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Re: rock music

The tendency to play ahead of the beat in jazz usually confines itself
to the drummer, a bassist will often be playing behind the beat, as Keil
and Progler have termed "participatory discrepancies". More generally,
the effect can be termed expressive timing, and when used to create an
accent, agogic accentuation. This appears in just about any performed
music, popular or otherwise, intended or not.

The problem with psychosocial studies of popular music and social
behaviour is similar to the issues I encountered working in Road
accident research - one of exposure. Young people figure highly in road
accidents typically at night due to a higher proportion of them driving
at that time (at least in Australia where it is very common for young
people to own a car), but it is difficult to determine the
overrepresentation of the age groups. Likewise, the social setting rock
music is typically presented in (clubs with alcohol) is a pretty
conducive environment to 1)  meet people 2) get drunk 3) dance 4) get
laid or get in a fight... Of course the fact that it is nigh on
impossible to actually talk or hear people in the club also helps that

  author =       "Richard Ashley",
  title =        "Aspects of Expressive Timing in Jazz Ballad Performance",
  pages =        "485--90",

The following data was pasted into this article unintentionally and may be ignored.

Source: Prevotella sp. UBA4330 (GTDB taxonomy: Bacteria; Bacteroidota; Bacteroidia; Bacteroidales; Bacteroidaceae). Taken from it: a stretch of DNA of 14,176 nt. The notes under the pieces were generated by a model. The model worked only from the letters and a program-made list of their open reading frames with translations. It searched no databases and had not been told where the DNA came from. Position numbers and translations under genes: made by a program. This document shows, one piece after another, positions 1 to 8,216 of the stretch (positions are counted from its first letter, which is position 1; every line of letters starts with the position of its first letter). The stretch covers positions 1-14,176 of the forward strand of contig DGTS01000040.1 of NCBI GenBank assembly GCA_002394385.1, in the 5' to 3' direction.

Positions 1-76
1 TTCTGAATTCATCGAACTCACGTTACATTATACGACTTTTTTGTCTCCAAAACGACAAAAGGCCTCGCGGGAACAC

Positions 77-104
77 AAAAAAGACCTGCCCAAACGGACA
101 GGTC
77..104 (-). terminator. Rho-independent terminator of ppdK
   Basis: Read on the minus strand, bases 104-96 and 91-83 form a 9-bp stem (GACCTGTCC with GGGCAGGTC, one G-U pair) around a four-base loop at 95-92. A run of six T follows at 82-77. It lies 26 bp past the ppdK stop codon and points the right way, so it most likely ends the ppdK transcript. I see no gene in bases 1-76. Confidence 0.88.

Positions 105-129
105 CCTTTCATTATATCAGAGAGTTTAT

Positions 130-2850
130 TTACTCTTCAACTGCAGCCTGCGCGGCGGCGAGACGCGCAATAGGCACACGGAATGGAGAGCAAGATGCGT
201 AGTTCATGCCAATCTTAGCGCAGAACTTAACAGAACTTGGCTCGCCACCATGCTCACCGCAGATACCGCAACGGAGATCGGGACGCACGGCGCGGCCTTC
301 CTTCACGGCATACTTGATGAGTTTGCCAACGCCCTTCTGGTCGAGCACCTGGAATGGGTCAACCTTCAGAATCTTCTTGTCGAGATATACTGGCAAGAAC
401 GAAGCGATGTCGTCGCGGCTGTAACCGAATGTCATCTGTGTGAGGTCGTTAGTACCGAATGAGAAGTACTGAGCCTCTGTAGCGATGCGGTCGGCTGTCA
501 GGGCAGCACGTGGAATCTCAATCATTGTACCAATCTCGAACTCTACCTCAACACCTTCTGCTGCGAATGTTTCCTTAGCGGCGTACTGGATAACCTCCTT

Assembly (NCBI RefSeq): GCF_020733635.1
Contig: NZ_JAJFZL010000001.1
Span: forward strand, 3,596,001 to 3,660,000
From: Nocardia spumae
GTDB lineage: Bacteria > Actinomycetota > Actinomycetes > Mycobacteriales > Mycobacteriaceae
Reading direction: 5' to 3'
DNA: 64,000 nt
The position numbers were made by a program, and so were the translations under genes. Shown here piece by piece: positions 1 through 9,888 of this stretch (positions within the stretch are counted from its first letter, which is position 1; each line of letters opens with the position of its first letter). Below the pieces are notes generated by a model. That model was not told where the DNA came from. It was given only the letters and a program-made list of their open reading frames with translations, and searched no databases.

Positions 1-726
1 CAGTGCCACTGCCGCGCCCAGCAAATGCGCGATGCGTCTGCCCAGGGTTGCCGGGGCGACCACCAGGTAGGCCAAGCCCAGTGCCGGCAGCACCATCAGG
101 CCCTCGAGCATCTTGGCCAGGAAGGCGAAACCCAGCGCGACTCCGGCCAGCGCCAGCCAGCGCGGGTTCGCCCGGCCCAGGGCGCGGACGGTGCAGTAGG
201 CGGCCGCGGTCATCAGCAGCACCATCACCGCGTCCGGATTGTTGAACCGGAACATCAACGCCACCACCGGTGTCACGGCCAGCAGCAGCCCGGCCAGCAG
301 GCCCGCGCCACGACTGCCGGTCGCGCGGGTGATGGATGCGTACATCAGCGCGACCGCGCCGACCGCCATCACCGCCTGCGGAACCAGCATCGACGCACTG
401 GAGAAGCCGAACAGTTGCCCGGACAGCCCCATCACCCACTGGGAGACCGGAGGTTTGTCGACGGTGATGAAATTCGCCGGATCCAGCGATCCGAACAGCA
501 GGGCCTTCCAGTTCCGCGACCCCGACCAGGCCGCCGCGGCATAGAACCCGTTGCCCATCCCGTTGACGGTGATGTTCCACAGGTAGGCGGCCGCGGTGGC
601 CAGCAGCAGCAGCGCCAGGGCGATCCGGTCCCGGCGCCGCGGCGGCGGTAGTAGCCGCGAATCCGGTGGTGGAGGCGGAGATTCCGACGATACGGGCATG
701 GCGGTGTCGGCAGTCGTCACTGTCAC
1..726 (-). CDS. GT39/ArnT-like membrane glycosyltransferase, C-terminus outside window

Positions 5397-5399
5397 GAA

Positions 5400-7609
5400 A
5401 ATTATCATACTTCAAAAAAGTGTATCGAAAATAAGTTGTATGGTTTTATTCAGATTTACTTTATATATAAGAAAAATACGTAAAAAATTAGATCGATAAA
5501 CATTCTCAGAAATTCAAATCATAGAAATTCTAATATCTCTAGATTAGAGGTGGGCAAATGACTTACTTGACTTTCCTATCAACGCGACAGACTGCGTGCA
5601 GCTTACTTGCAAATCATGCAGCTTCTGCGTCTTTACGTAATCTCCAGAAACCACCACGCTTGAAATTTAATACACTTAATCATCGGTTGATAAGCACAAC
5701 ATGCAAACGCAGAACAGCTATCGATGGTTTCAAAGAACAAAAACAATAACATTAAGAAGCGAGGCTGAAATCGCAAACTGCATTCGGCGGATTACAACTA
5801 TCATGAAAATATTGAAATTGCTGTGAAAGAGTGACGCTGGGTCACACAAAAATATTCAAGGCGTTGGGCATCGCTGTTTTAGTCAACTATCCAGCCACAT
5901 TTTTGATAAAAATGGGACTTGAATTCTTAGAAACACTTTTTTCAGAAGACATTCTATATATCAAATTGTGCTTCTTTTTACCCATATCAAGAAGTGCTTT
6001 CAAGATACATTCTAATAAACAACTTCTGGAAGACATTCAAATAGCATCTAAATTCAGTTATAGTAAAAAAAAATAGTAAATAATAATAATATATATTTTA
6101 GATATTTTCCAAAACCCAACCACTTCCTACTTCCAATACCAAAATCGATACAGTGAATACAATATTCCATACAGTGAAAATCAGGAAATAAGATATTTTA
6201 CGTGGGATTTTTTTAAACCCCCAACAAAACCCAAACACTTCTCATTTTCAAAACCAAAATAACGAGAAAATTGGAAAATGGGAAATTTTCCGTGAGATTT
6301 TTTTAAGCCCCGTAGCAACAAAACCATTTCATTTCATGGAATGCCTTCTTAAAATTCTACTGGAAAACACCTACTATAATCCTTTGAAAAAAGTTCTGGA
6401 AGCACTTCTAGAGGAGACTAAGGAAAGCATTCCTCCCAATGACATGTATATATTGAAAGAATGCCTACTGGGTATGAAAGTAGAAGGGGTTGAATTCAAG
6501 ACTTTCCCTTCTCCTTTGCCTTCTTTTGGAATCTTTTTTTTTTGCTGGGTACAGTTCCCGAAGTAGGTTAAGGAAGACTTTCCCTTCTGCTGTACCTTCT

booktitle =    "Proceedings of the Fourth International Conference
                  on Music Perception and Cognition",
  year =         1996,
  organization = "Faculty of Music, McGill University",
  address =      "Montreal, Quebec"

  author =       {Joseph A. Pr\"{o}gler},
  title =        "Searching for Swing: Participatory Discrepencies in
                  the Jazz Rhythm Section",
  journal =      "Ethnomusicology",
  year =         1995,
  volume =       39,
  number =       1,
  pages =        "21--54"

  author =       "Charles Keil",
  title =        "Motion and Feeling Through Music",
  journal =      "The Journal Of Aesthetics And Art Criticism",
  year =         1966,
  volume =       24,
  number =       3,
  pages =        "337--49"

Off the top of my head, see also Neil's work and Bruno Repp's and Eric
Leigh                 Computer Music Lab, Computer Science Dept,
Smith                 University of Western Australia
                      +61-8-9380-2279 leigh@cs.uwa.edu.au (NeXTMail/MIME)
C++ is to C, as Lung Cancer is to Lung - John C. Randolph

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